Enhancement of antiviral activity of collectin trimers through cross-linking and mutagenesis of the carbohydrate recognition domain

Mitchell R White, Patrick Boland, Tesfaldet Tecle, Donald Gantz, Grith Lykke Sørensen, Ida Tornøe, Uffe Holmskov, Barbara McDonald, Erika C Crouch, Kevan L Hartshorn

Research output: Contribution to journalJournal articleResearchpeer-review

Abstract

Surfactant protein D (SP-D) plays important roles in innate defense against respiratory viruses [including influenza A viruses (IAVs)]. Truncated trimers composed of its neck and carbohydrate recognition domains (NCRDs) bind various ligands; however, they have minimal inhibitory activity for IAV. We have sought to find ways to increase the antiviral activity of collectin NCRDs. Cross-linking of the SP-D NCRD with nonblocking monoclonal antibodies (mAbs) markedly potentiates antiviral activity. In the present report, we demonstrate that F(ab')2 [but not F(ab')1] fragments of a cross-linking mAb have similar effects. Hence, cross-linking activity, but not the Fc domain of the mAb, is needed for increased antiviral activity. In contrast, the Fc domain of the mAb was important for increasing viral uptake or respiratory burst responses of human neutrophils. Our NCRD constructs contain an S protein binding site. Herein, we show that a multivalent S protein complex caused cross-linking and also increased the antiviral activity of NCRDs. NCRDs of conglutinin and CL43 had greater intrinsic antiviral activity than those of SP-D or mannose-binding lectin. Based on motifs found in these serum collectins, we have constructed mutant versions of the human SP-D NCRD that have increased antiviral activity. These mutant NCRDs also had potentiated activity after cross-linking with F(ab')2 fragments or S protein complexes. Hence, the antiviral activity of NCRDs can be increased by 2 distinct, complementary strategies, namely cross-linking of NCRDs through various means and mutagenesis of CRD residues to increase viral binding. These findings may be relevant for antiviral therapy.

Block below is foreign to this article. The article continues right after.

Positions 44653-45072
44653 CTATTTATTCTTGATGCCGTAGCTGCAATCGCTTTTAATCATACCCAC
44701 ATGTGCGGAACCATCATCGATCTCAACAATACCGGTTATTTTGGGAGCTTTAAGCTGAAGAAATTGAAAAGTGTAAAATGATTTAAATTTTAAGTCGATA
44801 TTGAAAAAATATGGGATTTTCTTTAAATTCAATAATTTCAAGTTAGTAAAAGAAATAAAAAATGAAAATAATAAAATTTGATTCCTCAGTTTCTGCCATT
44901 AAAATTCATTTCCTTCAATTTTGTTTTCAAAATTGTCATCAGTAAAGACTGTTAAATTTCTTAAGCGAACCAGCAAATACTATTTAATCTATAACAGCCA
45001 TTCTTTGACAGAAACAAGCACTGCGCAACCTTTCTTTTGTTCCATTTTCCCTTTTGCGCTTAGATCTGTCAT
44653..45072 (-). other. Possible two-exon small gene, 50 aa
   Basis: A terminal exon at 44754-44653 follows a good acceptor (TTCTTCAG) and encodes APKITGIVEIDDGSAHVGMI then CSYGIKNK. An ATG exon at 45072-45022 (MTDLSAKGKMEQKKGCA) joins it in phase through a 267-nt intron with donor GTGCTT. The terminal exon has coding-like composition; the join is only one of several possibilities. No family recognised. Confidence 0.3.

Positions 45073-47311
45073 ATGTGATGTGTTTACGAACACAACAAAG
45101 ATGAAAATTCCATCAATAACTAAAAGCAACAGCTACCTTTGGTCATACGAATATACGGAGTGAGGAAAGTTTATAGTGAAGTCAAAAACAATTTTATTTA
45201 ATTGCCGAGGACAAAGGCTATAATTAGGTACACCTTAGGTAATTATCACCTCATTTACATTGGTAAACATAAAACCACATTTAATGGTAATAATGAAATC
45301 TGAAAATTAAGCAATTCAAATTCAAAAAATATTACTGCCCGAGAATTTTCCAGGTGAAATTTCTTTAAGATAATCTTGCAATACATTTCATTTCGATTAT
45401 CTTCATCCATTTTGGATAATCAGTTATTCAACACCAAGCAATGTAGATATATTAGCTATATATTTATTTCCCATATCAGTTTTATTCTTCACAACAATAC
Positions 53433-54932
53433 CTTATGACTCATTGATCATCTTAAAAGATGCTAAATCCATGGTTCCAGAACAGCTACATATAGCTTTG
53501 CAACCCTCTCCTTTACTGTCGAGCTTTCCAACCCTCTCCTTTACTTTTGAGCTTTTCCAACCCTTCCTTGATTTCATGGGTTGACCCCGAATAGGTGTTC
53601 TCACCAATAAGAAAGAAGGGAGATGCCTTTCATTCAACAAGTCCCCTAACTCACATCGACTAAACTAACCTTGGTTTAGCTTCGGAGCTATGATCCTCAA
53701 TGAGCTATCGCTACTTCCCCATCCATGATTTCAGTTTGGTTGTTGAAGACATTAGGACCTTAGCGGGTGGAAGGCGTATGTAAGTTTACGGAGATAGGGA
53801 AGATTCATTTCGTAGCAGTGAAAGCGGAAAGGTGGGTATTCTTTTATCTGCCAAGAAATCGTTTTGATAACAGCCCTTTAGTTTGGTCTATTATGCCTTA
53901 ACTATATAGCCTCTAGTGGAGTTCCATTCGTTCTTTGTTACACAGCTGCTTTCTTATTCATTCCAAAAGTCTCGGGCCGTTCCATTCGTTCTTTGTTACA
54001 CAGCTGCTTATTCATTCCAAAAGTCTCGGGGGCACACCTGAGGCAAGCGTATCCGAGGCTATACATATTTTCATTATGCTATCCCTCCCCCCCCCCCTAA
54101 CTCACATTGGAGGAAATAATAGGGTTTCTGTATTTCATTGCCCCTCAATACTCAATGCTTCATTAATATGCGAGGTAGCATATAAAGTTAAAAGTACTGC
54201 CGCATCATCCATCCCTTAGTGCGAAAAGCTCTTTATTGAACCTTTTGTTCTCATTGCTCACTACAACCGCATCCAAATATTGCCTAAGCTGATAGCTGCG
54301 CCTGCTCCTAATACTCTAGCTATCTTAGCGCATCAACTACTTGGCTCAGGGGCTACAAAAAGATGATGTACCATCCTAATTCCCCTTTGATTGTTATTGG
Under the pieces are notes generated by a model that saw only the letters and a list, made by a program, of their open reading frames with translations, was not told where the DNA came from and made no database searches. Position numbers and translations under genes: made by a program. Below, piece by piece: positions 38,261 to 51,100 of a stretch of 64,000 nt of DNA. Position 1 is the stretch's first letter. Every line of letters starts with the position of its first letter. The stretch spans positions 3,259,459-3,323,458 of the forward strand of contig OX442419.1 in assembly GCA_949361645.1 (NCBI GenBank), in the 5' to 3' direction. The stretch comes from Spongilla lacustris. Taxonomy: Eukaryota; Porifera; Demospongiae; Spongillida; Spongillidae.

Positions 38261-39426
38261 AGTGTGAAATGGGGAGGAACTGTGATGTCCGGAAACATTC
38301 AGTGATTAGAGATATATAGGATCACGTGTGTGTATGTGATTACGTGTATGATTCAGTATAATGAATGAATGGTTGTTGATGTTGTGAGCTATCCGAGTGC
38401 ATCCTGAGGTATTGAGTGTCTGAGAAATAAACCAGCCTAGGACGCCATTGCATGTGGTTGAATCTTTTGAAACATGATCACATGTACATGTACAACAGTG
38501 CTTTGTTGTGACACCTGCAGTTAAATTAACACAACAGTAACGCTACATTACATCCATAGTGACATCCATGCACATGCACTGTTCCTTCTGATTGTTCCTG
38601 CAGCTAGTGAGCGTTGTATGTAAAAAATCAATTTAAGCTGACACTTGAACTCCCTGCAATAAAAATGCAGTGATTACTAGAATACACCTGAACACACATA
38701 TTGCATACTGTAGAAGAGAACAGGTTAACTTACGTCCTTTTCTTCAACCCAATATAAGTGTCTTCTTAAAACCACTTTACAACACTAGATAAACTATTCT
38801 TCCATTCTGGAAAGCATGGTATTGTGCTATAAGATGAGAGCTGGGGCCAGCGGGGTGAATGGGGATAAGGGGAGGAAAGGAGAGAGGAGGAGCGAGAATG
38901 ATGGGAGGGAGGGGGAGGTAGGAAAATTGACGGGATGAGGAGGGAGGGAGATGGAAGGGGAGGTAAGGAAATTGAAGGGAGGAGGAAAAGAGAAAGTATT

Original languageEnglish
JournalJournal of Innate Immunity
Volume2
Issue number3
Pages (from-to)267-79
Number of pages12
ISSN1662-811X
DOIs
Publication statusPublished - 1. Jan 2010

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